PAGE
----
The upper class Loam household has an ordered hierarchy, with Earl Henry and his three daughters at the top, and the servants, head butler Crichton included, at the bottom. Everyone seems to know their place, but after a cruise ends in disaster, everyone ends up stranded on a tropical island, far from civilisation. Here only the strong survive, and the elite may find the roles reversed...
The Admirable Crichton is a classic British comedy. Based on a play by J.M. Barrie, it focuses on the class struggles of the day, where lords and ladies were considered rightfully superior to the common riff-raff, who were expected to know their place, and be servile. Though they speak in such coarse and vulgar ways, if they're going to work for a good household they simply must improve their manner. They're still more furniture than man, but they must imitate their betters even if they are not equal. That's the way England was back in the day, and there are still traces in the present, but thankfully with far less influence as back then.
The first act of the film is devoted to introducing us to the characters, and their status quo.
Something that confused me going in was that the Earl begins the story already on board with the idea of equality among men. I figured he'd be the last person to accept that. This turns out to only be a temporary though, as for all his interest, he switches right back the moment it's inconvenient. His three daughters are the same. They may come across as nice and forward thinking girls, one even taking part in Suffragette riots, but the idea of treating their maids like real people has them acting like spoilt brats.
The Loam family and staff, plus three suitors, are soon going out for a fancy cruise, which finds trouble when the ship is capsized, and they are all stranded on a deserted island. It's here where everyone's true mettle is tested. The upper class lot find themselves utterly useless at pretty much everything, until they're told to shut up and put their back into it. The 'lowly' staff, however, are not only more than suited to both roughing it, but without the influence of modern civilisation, they have no reason to keep acting like the idle rich are genetically better than them. Here on this island, the most capable are the ones who'll thrive and endure.
Time passes, and we see an amusing and interesting reversal of roles, as everyone has become accustomed to island life. They've built low-tech versions of all their old creature comforts, and there are various romantic entanglements, before things reach a dramatic conclusion with the possibility of rescue. Now that they've accepted their new life here, do they even want to be rescued?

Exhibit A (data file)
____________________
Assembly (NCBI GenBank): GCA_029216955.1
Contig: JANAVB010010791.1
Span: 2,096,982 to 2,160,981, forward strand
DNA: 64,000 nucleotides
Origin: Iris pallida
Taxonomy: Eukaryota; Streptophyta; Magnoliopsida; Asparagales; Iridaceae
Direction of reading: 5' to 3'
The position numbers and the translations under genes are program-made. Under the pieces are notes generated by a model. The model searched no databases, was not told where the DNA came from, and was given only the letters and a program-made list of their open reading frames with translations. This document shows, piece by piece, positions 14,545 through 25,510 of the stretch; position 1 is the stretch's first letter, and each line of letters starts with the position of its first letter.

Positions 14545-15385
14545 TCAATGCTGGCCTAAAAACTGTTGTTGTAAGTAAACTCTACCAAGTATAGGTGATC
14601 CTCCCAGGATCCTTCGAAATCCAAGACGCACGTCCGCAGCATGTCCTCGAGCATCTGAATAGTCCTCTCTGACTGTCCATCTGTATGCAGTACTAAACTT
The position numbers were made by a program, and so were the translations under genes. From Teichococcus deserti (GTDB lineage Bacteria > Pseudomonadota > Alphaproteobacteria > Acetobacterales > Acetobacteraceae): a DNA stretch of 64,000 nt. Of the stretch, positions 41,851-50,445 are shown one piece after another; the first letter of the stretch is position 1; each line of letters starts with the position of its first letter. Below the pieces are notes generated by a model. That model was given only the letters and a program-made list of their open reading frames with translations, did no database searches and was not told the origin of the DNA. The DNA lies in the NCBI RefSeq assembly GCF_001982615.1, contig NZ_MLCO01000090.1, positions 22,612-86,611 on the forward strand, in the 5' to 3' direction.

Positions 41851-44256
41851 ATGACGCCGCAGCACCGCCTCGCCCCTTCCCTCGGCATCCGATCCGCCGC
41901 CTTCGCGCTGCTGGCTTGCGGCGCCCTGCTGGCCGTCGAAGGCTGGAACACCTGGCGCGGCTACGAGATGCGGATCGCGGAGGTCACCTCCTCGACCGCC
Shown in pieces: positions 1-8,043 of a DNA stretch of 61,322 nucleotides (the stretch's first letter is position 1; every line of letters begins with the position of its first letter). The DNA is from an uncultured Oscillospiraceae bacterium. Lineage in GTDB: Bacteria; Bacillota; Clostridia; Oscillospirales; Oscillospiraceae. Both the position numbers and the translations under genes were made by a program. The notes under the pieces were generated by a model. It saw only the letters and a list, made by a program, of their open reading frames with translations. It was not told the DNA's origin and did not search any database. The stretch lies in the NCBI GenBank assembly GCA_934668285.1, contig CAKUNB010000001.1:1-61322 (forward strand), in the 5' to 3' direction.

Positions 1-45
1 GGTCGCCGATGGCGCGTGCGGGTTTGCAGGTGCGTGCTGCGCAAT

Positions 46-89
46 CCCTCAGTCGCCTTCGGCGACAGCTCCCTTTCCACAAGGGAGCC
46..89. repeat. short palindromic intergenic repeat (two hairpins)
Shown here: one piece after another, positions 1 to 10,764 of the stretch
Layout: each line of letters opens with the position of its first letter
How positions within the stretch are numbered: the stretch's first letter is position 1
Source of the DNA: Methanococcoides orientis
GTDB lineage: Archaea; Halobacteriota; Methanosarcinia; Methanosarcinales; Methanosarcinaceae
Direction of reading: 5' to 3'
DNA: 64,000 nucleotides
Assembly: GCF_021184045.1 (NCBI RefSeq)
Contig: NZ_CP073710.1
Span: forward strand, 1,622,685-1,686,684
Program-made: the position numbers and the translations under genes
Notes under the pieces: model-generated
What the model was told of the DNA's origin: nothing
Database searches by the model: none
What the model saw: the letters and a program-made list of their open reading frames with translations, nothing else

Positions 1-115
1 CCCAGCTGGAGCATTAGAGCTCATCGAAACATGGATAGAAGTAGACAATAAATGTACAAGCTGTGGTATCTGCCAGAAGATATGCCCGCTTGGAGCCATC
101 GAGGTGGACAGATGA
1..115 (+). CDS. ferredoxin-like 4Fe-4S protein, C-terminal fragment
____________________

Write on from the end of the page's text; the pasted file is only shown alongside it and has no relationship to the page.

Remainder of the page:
It's the ending to The Admirable Crichton that really loses me. Pretty much everything after the party get back to the mainland is a disappointment. The characters are all back to square 1, while the romance fizzles and is met with a downer of an ending, the final relationship feeling more like settling. It feels like the film undermines its own ending. At first you have a pretty good idea of how things will turn out, but then we get a curveball, and enjoy the new direction...But then it suddenly undoes all that and goes back to the original ending.
Overall I think it's a cowardly way to conclude the story, and the same goes for Barrie's original stage play. I don't care if it would've caused a stir back in 1902. Screw all those toffs. He shoulda stuck with his principles and given us the deserved ending.
Primarily a character piece, the collection we have here all entertain. Crichton is a set in his ways butler, who thinks only of his lord's needs. But when push comes to shove, he takes charge, and asserts his dominance. Eldest daughter Mary meanwhile is a fiery lass. The longest of the elites to hold out, before finally falling in love with her former butler. The pair have good chemistry, and are believable together.
The remainder of the characters all have their moments, even if only minor, and none felt particularly wasted, given their varying levels of importance. The 'coarse' but sweet Tweeny is a good presence, as are all the suitors who soon come to be pining for her.
The cast do a fine job, with Kenneth More doing great as a quintessential butler but also fits the part when his inner self comes out, and we see his physical side too. Sally Ann Howes is a good mix of feisty and sweet, mostly the former, while Diane Cilento is decent. Cecil Parker is as reliably good as always, and we also get a young(er) Gerald Harper, along with the remainder of the guys and girls.
The Admirable Crichton is gorgeously shot, and despite being a British film, it manages to look like there's serious money behind it. There are sumptuous manor houses, and a beautiful tropical island. The makeshift structures in the last act are great too, and make life on a deserted island not look like such a bad deal after all.
The film is also known as Paradise Lagoon, which is technically not incorrect, since there is a lagoon, and it's indeed a paradise, but that title still feels wrong. It conjures up images of South Seas adventures, and hunky romance cover men embracing women on the beach, as opposed to a British comedy on the class system.
The Admirable Crichton is plenty of fun, and a solid reminder of why the class system was always full of shit...